Tribal fighting in South Sudan has left 120,000 people in need of emergency food aid, twice the previous estimate, the United Nations said on Friday.
The organization was in a race against time to reach people displaced by fighting between the Lou Nuer and Murle tribes in Jonglei state, said U.N. humanitarian coordinator for South Sudan Lise Grande.
The fighting, in which women and children have been targeted, has escalated following tit-for-tat raids to steal cattle. In late December, 6,000 armed Lou Nuer tribesmen attacked the main Murle town of Pibor, killing as many as 2,000 people, according to local authorities.
The United Nations, which says the death toll is likely to be much lower, initially said around 60,000 people needed food aid after fleeing into surrounding bush and seeing many of their grain stores destroyed.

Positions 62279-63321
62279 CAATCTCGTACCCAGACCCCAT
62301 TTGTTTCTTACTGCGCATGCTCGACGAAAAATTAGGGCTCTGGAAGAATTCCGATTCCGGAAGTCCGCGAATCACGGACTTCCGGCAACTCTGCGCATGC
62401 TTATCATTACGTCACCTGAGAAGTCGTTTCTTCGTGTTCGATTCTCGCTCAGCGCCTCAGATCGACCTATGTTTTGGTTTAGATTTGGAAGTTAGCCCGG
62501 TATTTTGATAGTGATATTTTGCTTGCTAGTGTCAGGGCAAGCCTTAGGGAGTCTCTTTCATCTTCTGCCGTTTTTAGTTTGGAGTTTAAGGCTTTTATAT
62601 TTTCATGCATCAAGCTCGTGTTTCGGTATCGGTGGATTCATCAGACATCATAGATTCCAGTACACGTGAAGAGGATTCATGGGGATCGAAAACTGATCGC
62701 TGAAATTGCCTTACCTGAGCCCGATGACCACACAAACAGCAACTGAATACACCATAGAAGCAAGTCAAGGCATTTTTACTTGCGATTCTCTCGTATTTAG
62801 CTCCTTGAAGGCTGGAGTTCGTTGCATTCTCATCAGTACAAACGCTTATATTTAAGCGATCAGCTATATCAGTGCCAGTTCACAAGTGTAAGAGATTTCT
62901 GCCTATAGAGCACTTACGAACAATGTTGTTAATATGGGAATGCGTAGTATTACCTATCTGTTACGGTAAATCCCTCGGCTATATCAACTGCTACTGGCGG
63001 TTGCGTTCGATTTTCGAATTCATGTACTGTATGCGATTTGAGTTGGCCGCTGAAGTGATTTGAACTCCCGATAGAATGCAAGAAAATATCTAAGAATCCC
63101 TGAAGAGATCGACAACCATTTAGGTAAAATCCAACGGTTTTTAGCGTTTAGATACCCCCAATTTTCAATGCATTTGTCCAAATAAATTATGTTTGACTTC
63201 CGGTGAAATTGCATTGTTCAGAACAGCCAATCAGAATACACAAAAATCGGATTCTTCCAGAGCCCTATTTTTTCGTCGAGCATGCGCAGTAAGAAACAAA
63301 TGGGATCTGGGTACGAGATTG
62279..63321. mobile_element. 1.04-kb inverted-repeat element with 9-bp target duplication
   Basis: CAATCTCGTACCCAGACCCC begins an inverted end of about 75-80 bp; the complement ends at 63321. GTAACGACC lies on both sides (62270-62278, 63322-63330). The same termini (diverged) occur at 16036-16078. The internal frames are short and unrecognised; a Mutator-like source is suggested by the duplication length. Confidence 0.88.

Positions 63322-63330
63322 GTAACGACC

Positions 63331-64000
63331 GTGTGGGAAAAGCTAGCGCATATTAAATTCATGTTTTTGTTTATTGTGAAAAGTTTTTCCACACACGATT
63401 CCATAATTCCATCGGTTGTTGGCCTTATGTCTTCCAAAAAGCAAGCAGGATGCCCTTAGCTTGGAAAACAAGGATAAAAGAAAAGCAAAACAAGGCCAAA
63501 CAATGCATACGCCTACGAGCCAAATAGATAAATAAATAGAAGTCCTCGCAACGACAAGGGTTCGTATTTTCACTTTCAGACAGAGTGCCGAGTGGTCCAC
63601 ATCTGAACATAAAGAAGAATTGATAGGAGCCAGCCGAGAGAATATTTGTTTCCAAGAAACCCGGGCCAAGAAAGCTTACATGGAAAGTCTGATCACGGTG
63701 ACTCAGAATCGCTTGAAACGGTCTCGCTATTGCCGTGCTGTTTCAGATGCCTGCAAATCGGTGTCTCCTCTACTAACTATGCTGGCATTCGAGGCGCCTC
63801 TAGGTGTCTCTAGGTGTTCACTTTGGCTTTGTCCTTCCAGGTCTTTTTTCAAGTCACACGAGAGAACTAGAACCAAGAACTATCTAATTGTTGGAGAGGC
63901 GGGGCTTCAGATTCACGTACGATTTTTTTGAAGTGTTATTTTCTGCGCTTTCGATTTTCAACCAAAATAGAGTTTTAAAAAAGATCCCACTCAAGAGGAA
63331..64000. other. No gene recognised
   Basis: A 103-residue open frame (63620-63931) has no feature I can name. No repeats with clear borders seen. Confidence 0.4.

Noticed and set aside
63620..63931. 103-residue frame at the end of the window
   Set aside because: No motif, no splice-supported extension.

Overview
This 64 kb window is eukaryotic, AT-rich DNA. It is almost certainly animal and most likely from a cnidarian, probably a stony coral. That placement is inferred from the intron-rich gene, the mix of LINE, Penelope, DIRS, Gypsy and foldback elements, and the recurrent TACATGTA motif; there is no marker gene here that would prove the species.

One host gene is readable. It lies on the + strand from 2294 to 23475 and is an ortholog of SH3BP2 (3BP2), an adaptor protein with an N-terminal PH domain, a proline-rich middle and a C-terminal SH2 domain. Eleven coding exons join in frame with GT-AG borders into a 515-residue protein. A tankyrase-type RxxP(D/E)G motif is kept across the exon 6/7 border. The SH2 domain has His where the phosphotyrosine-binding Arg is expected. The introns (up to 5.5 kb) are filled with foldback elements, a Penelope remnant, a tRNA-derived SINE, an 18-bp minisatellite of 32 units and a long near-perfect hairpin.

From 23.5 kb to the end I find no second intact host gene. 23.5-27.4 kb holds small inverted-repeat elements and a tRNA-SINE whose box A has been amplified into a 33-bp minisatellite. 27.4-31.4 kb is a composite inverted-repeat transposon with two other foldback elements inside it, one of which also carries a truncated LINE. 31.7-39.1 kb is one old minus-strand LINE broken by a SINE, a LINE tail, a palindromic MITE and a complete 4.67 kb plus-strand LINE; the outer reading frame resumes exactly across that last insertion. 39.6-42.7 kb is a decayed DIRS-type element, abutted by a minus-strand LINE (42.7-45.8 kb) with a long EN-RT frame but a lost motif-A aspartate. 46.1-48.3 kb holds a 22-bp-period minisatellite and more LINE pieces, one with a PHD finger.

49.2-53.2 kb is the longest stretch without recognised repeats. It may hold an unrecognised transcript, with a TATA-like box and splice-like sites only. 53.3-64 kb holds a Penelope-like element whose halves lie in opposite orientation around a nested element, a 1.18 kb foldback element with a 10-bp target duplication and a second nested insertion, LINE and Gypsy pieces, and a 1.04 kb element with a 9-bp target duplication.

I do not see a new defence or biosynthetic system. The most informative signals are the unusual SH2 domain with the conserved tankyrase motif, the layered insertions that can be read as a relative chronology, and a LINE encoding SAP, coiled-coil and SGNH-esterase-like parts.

But Grande told a news conference in the South Sudanese capital Juba that the humanitarian situation in Jonglei – an area the size of Bangladesh – was worsening as a result of continued fighting, including attacks on health facilities.
“Only two weeks ago we launched a massive emergency operation to help 60,000 people. As a result of recent attacks, we now estimate that double that number will need help,” Grande said in a statement. (mais…)
Sudan says oil deal with south depends on security
Reuters / Ulf Laessing, Alexander Dziadosz – 18/01/2012
Sudan will continue to take a share of oil from South Sudan to compensate for what it calls unpaid transit fees and said an oil deal was unlikely without an agreement on border and security issues, its foreign minister said on Wednesday.